Boom and Bust: the future of our food producing ecosystems

ID-100219796A recent paper, No Dominion over Nature, authored by UK ecologists, Professors Mark Huxham, Sue Hartley, Jules Pretty and Paul Tett, describes how current approaches to food production are damaging the long term health of ecosystems, hampering their ability to provide ecosystem services and leaving them vulnerable to collapse. Focusing on continual (and unsustainable) increases in agricultural productivity, for example through intensive monocultures, will inevitably lead to a “boom and bust” cycle.

The “dominant narrative” in meeting the ever increasing demand for food (some estimate we need to increase food production by 100% by 2050 to meet this demand) is to intensify agricultural production, an approach, such as the Green Revolution, that has so far allowed food production to keep pace with population growth. Such a pathway, as authors argue, is causing ecosystem deterioration, eroding the ecosystem services we rely upon such as pollination, climate regulation and water purification. Intensification comes at an economic and ecological cost – ever increasing synthetic input amounts are costly, too costly for some, while they have serious impacts on the environment.

An alternative is low input agriculture such as organic farming, which may not produce the yields to meet future demand without expansion of farming area and similarly poses a threat to the environment with agricultural expansion being a major factor in the conversion of natural habitats, deforestation and biodiversity loss. In particular the report talks about the debate between those arguing for intensification and those for low-input farming, most often framed as an argument between economists and environmentalists, or ostriches and romantics as Paul Collier terms them. Ostriches in that proponents may have their head in the sand ignoring looming environmental and climate crises, romantics in that their advocacy of environmentally friendly approaches such as organic may seem appealing but could have negative impacts, for example increasing the cost of food to account for environmental externalities, which could exacerbate hunger.

The authors reject both approaches suggesting instead “a focus on maintaining ecosystem health through the management of terrestrial and aquatic environments as multifunctional mosaics”. In a sense combining intensive agriculture with neighbouring land that provides ecosystem services in a way that maximises ecosystem resilience. In particular the concepts of bioproductivity, “the ability of ecosystems to capture energy in organic form”, an ability which forms the basis of food production, and thresholds or planetary boundaries are discussed as key management guidelines. Ecosystems should be seen as “functional self-regulating systems” and should be managed to ensure a continual and adequate supply of ecosystem services. [Read more…]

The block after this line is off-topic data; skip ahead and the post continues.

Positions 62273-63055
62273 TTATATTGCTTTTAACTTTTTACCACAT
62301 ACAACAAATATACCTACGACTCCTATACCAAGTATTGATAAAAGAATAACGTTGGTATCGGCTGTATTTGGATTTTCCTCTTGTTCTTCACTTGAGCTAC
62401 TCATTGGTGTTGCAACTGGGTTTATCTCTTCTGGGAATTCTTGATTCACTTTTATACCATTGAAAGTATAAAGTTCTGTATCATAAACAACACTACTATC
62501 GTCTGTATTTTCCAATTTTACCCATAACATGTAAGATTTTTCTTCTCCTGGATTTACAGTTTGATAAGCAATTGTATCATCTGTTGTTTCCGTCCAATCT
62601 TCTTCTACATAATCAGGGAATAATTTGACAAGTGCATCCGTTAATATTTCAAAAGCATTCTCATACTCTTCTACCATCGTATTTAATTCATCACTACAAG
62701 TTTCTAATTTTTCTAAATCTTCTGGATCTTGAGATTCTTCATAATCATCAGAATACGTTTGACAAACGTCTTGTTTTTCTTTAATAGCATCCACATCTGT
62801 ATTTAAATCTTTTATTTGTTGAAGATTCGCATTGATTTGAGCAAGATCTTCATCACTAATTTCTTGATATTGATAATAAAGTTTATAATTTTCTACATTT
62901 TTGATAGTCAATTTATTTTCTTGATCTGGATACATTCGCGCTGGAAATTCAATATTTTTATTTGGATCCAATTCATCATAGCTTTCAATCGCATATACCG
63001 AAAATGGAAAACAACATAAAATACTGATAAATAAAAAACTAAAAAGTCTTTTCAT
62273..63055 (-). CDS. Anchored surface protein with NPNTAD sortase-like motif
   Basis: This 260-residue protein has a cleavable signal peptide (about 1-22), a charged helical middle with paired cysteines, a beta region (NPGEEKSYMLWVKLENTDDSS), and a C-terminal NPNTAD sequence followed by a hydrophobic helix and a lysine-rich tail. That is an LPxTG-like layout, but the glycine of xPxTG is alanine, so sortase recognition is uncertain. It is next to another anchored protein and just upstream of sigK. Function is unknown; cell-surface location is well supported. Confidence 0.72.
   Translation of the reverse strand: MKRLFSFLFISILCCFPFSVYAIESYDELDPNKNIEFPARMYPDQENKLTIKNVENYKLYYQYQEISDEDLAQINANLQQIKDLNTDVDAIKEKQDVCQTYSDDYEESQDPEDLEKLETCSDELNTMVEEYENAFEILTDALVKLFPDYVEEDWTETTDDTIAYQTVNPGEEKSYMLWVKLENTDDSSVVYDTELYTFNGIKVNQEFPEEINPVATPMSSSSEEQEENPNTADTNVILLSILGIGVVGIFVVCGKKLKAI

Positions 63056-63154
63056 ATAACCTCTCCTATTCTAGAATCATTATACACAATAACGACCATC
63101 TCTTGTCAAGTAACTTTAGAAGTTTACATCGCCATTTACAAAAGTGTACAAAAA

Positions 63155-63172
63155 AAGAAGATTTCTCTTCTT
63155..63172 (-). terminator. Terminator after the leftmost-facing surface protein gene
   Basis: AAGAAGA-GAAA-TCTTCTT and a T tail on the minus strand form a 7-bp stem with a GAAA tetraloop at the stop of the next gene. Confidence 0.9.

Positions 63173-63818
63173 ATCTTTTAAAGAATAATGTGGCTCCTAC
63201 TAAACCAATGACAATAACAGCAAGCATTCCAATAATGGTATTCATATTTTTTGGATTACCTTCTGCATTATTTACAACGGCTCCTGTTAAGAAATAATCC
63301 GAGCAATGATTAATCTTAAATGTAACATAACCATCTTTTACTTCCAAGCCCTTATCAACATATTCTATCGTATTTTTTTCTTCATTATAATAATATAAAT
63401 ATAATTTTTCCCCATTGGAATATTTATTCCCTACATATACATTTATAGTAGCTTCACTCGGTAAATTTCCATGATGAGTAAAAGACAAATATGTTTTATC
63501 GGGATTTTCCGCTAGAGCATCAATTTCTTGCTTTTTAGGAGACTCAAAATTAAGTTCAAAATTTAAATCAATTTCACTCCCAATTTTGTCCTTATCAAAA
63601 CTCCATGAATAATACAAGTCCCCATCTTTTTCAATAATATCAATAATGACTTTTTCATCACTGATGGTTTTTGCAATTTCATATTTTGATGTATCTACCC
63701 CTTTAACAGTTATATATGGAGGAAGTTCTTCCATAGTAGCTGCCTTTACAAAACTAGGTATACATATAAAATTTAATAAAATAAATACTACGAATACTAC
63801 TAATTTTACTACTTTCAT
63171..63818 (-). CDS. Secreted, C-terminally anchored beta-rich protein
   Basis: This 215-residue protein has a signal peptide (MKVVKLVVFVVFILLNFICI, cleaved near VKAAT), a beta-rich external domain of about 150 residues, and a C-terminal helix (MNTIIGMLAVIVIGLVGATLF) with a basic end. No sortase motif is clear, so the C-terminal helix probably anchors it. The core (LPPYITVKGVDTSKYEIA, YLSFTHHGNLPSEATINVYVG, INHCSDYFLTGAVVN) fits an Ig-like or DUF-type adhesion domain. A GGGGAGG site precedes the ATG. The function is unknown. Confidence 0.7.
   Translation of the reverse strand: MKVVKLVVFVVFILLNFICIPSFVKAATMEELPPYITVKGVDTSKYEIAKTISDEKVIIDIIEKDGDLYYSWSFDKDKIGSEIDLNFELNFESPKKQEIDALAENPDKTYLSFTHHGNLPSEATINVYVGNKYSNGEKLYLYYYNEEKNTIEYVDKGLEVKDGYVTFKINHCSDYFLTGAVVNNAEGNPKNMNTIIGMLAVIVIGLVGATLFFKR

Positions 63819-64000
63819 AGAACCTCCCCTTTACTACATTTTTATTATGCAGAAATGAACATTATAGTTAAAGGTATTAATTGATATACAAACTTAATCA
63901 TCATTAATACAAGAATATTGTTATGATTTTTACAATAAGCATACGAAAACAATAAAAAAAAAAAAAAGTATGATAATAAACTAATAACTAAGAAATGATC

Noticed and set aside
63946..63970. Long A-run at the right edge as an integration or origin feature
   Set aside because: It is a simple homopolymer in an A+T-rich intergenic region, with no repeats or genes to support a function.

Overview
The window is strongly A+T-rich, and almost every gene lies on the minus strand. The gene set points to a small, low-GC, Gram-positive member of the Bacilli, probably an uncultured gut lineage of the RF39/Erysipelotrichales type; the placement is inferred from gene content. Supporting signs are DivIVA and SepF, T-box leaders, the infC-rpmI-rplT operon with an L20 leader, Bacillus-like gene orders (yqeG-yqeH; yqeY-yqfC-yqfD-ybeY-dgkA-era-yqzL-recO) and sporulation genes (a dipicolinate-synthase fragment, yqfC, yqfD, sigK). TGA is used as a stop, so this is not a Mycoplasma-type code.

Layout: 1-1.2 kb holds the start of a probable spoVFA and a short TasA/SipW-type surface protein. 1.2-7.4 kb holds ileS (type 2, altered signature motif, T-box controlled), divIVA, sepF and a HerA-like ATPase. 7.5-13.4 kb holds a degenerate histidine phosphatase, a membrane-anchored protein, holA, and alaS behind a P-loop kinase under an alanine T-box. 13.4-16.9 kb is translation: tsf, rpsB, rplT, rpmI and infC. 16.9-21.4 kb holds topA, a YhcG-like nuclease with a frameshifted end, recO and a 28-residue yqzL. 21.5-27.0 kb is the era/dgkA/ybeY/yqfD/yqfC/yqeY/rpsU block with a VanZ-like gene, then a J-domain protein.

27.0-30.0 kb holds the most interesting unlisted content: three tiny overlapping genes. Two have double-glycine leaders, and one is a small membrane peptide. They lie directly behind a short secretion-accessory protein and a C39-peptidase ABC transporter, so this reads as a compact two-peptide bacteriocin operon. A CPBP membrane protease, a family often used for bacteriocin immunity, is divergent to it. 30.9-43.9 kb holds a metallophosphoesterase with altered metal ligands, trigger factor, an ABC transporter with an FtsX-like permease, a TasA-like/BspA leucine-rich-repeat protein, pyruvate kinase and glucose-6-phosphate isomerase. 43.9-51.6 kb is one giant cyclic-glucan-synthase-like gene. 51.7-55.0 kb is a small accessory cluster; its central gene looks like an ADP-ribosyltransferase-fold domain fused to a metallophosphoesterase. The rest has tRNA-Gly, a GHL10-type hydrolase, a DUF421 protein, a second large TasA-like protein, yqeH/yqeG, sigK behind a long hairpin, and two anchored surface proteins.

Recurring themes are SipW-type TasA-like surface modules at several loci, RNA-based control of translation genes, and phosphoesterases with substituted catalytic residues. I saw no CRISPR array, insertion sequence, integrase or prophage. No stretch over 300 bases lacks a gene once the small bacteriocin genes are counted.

Antiobiotic use on organic apples and pears

ID-1005279 (2)Think organic farming doesn’t use harmful compounds, think again. As the expiry date for the use of the antibiotics, Streptomycin and Oxytetracycline, on organic apple and pear farming in the US approaches, much debate has arisen over the standards for organic farming and food labelling.

Apples and pears are subject to an infection called Fire Blight, which can devastate entire orchards For that reason organic farmers have received an exemption allowing them to spray certain antibiotics to tackle this disease. In 2002 when the US Department of Agriculture’s national organic labelling standards went into effect the two antibiotics were included in a list of ‘allowed’ compounds subject to periodic review. This exemption is set to expire in October 2014, which supposedly allowed time to develop new, non-antibiotic, methods of control. But as 2014 approaches and a viable alternative is still lacking, some groups are battling for an extension on this expiry date.

Last week the National Organic Standards Board met to discuss a petition from organic farmers to extend the exemption. They rejected this petition and use of the antibiotic Oxytetracyline will not be allowed beyond the existing expiration date. In six months’ time the Board will meet again to discuss the use of Streptomycin. [Read more…]